Then, I sipped the Japanese clear soup with scallop cake. The broth was light, aromatic, and had strong hints of dashi.
The next set of courses was twofold:
- Northern shrimp and tuna sashimi with sea urchin soy sauce (left)
- Steamed layered sea bream with citrus soy jelly and caviar (right)
And finally, the main course was presented, a Japanese style braised beef short ribs dish with freshly steamed Koshihikari rice, Japanese pickles, and miso soup.
For dessert, I enjoyed a smooth medley of red bean, strawberry jelly, and hojicha sweet chilled soup.
I wrapped up the multicourse meal with a warm cup of green tea and a hot towel.
Even after such a filling meal, I continued to enjoy the exclusive food and beverage service, starting with a cup of roasted green tea, hojicha.
Japan Airlines is famous for offering a recently discontinued whisky known as Hibiki. Luckily, I was able to find a bottle of this phenomenal drink aboard our flight. This rare beverage is Hibiki Blender’s Choice whisky release, which retails anywhere from $250-$900 per bottle!
I also sampled an incredibly rare and expensive bottle of Japanese sake, referred to as Juyondai Yukimegami Junmai Daiginjo sake. If you have the ultimate pleasure of locating a bottle of this, expect to pay anywhere near $1,000 per bottle for this balanced bottle of the highest-grade Daiginjo sake in the world.
I sampled a glass of Royal Blue Tea’s Queen of Blue, which is arguably the most refined, luxurious tea you can taste. This sweet beverage is similar to black tea, but notably has a well-balanced, honey flavor without any of the bitterness or sourness of a normal tea.
Needless to say, the variety of drinks on Japan Airlines first class is impressive.
After the meal service, there was a self-service bar with chocolates set up in the front area of the cabin.
To continue the fun, I ordered a bowl of udon noodles, which was garnished with a generous amount of wakame seaweed.
And as a sucker for caviar, I couldn’t help but request an encore of this dish.
After taking a luxurious nap, the flight attendant gently woke me up and offered a cappuccino. I agreed, and this was freshly made and accompanied with a cinnamon stir stick.
For breakfast, I requested the Western set, which consisted of a corn and scallion omelet, tomato salsa, and chicken sausage. A bread selection was served on the side.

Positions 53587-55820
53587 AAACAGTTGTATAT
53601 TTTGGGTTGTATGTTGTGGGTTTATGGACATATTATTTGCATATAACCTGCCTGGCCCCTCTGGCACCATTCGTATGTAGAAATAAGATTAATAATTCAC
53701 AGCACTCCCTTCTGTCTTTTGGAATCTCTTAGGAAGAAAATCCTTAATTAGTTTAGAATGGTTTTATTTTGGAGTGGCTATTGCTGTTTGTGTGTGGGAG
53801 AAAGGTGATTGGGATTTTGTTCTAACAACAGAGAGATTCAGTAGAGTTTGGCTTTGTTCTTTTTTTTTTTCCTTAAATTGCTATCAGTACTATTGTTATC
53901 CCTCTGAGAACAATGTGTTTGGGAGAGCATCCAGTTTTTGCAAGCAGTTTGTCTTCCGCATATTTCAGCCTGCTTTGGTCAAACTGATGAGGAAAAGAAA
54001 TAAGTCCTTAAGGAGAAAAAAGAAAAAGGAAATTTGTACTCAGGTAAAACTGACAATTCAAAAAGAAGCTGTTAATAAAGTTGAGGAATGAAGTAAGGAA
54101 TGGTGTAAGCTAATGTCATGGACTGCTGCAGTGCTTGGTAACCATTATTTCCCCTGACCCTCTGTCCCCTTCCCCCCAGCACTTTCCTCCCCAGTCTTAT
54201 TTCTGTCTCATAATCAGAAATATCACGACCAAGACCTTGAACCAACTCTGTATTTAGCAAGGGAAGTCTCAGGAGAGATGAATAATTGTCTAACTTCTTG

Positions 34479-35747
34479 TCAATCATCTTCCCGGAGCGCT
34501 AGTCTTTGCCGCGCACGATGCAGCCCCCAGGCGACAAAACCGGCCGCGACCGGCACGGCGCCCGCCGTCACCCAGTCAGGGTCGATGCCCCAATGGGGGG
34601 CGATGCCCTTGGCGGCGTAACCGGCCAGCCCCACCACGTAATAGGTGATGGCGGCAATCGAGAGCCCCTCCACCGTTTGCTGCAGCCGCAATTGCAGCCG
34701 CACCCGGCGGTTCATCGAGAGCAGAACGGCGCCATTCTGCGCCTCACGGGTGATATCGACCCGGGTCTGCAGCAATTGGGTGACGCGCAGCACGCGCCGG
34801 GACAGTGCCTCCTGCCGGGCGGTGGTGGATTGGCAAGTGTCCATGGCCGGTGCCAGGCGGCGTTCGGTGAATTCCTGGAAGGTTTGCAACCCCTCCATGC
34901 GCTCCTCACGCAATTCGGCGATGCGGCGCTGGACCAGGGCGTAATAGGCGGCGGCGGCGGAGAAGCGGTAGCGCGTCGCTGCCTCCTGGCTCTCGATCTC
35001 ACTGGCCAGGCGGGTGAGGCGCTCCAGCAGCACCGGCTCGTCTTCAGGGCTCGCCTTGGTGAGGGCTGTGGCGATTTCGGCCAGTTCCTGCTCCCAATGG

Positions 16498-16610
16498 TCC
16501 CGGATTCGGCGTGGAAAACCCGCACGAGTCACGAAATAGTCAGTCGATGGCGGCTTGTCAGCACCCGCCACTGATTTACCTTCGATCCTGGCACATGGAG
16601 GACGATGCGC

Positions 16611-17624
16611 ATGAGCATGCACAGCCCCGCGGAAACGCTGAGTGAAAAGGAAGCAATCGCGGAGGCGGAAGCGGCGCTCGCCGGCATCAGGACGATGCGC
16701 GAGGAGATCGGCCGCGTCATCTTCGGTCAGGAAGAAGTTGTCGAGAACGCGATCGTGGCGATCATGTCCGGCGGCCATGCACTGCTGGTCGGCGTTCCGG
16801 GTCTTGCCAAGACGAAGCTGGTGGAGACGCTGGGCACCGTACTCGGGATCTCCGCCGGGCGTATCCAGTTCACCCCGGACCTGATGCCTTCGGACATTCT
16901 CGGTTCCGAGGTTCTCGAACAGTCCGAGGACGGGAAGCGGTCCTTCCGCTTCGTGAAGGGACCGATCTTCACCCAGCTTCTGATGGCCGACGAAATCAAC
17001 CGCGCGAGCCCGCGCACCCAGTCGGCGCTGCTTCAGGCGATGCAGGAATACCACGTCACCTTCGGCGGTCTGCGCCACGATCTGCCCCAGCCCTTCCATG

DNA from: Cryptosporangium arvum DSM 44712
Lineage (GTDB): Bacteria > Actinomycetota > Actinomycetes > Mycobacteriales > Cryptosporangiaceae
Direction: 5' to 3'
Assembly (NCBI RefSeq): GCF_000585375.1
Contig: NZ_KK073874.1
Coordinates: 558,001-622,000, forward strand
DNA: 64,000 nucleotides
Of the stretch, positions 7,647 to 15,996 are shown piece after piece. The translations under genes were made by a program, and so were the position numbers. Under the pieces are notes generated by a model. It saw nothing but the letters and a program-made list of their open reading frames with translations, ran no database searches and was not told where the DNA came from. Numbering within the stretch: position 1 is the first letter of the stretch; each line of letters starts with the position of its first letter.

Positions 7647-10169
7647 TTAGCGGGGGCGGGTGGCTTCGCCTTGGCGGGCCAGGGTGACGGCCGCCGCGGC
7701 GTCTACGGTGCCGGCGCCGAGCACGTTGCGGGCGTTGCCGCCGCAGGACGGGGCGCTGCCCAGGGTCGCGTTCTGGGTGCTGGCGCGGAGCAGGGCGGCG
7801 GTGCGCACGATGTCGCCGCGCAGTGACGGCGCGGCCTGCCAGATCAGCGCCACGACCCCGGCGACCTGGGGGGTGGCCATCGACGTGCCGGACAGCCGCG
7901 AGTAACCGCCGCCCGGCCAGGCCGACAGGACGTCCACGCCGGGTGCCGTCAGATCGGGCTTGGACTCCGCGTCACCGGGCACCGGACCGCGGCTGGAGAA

For freshness, a light Greek yogurt topped with a sweet berry sauce was also served.
The food and drink aboard Japan Airlines first class is second-to-none. With a free-flow of some of the most expensive alcohol in the world, a diverse and plentiful food selection, and the benefit of fantastic service, it’s easy to see why Japan Airlines first class is industry-leading and one of the best ways to fly aboard an airplane in the world.
Entertainment & Service
One of the things I can’t emphasize enough is how amazing the service is on Japan Airlines. As was the case with my first flight on Japan Airlines first class, the flight attendants, pursers, and cabin managers were exceptional. All throughout the flight, every one of our requests was accommodated in excellent time, and the flight was much more enjoyable with the cabin crew onboard.
Whether it’s helping make our beds, bringing out extra caviar courses, or just their natural professionalism, the Japan Airlines first class service is the gold standard in the world of aviation.
The entertainment selection was solid, complete with many Hollywood blockbusters and a good amount of international films and shows, too. The only challenge is you may not be able to find English subtitles if you usually watch movies and TV with subtitles.
Japan Airlines first class is extraordinary. Without a doubt, it is one of the world’s best first class flights.
The seat itself is not as private as a few other competitors, but it’s plush, functional, and spacious.
What really stands out is the “soft product”, which consists of their amenities, the service, and the food/drink offerings. The cabin crew were hospitable despite a full flight, the food and drinks were marvelous, and the amenities were luxurious and plentiful.
Plus, it’s mind-boggling that people are even able to book this $10,000+ plane ticket for less money than a meal at McDonald’s.
Bravo, Japan Airlines!